Referring to FIG. 1, an aircraft, at a point P and descending, e.g. under control of the ILS, along a radio dc.- fined course that makes 2 /2 degree angle 7 with respect to the surface of the earth, has two components of its speed vector C along the defined course, to wit, a ground speed component 1/ and a rate of descent component h. By memorizing a signal representing the craft descent rate component 11 prior to the craft reaching a transition point T, the craft (as in the prior art) after it passes the point T may be made to continue, in the absence of wind changes, along (glide slope extension) a course collinear with the ILS defined course, this being by simply equating a signal representing the instantaneous descent rate to the memorized descent rate signal and applying the error signal produced thereby to the craft pitch channel. So long then as ground speed ideally remains constant the former course is continued.

As is usually the case though, the speed v of the craft is subject to many changes, whether caused by sporadic winds or by the aforementioned wind shear effect, which effect and how it alters the actual path of the craft is graphically depicted in FIG. 2. When air speed changes, the craft under control of a prior art glide slope extension system will pitch up or down and therefore depart the desired course as shown, for example, by course C of FIG. 1. That is, since the memorized descent rate it is forced in the prior art to be constant while ground speed v is free to change, for example to v-i-Av, the craft undesirably assumes a new path angle 7'.

To assure that the craft flies a glide slope extension collinear with the 2 /2 degree ILS defined course, its path angle 7 must continue to be held at 2 /2 degrees, such being possible only if the craft descent rate It increases by All when the craft ground speed v increases by Av, and vice versa. In other words, if the memorized (i.e. the commanded) descent rate signal It is modified continually by a signal Ali varying as a direct function of ground speed, the aforedescribed objects will be achieved.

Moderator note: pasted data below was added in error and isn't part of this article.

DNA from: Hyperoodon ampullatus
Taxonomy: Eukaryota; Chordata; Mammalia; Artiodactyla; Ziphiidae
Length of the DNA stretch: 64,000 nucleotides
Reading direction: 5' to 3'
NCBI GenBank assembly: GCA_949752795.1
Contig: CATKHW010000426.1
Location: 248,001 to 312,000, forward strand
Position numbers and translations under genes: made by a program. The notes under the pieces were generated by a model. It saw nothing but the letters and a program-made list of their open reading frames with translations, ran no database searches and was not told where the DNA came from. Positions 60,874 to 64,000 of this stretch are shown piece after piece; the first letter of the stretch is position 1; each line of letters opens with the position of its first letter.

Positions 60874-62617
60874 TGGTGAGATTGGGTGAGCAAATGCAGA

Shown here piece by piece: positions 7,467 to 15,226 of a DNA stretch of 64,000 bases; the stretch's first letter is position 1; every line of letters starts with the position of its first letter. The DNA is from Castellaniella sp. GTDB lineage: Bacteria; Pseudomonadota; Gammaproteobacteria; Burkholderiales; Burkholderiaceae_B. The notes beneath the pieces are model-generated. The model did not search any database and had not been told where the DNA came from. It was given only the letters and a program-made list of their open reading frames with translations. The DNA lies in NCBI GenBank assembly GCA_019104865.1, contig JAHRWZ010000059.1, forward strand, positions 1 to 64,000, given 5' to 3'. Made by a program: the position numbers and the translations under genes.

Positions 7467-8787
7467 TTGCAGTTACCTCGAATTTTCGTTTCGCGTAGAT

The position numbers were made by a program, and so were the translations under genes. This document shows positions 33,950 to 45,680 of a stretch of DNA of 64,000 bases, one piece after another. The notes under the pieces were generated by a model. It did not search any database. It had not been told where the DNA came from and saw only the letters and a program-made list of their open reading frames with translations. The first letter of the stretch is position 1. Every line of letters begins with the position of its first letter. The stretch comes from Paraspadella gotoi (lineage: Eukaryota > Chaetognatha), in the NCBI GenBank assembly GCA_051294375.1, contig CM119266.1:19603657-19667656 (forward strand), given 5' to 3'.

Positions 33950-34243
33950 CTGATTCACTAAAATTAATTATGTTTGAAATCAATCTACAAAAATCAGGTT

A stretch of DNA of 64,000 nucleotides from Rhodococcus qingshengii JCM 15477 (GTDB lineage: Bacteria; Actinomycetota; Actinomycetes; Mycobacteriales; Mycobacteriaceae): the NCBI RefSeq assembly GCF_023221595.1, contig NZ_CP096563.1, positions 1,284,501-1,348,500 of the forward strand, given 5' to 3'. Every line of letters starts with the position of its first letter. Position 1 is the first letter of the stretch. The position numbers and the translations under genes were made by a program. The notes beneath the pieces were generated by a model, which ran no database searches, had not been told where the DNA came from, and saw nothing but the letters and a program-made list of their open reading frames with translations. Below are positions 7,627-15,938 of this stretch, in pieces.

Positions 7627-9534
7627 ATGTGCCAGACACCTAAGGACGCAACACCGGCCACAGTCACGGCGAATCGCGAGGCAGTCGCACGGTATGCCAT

In determining the magnitude of the modifying signal All. in terms of ground speed, reference should be had to the following derivation: The path angle 7, iwhich it is desirable to be held constant, must equal both 717/ v and h-l-Ali/v-l-Av, i.e.

Substituting 7 for h/ v Referring now to FIG. 3, the following described circuit constitutes the prior art on which the invention improves: A glide slope receiver 9 applies its control output signalthrough a summing circuit 11 to the craft pitch channel to keep the craft on the ILS defined course so long as a switch 13 is kept in its normally closed position, this being so long as the craft is for example at an altitude higher than that associated with the transition point T of FIG. 1. An altitude rate sensor 10, which may be like the combination of circuit elements 1 and of US. Patent 2,841,345, produces a signal it representing the craft rate of descent and applies such signal through a normally closed switch 12 to a memory circuit 14. The memory circuit 14 may for example comprise a potentiometer the wiper of which is servo driven or it may instead comprise a simple integrating RC circuit. The signal memorized by the circuit 14 is applied then to a comparison circuit 16 adapted to receive also the signal it from the sensor 10. So long as the switch 12 remains closed, i.e. during the glide slope (G.S.) phase of the landing maneuver, the comparison circuit 16 will generally have a zero output error singal. At the transition point T of the landing glide, a sensor 18 applies a signal to a self-holding relay 20 which opens the switches 12 and 13 to commence the glide slope extension (G.S.E.) phase of the landing maneuver. The transition point sensor 18 may be like the circuit 20 of U.S. Patent 3,115,319. Once the switch 12 opens, control error signals get applied from the comparison circuit 16 to control the craft so that it flies at its former rate of descent.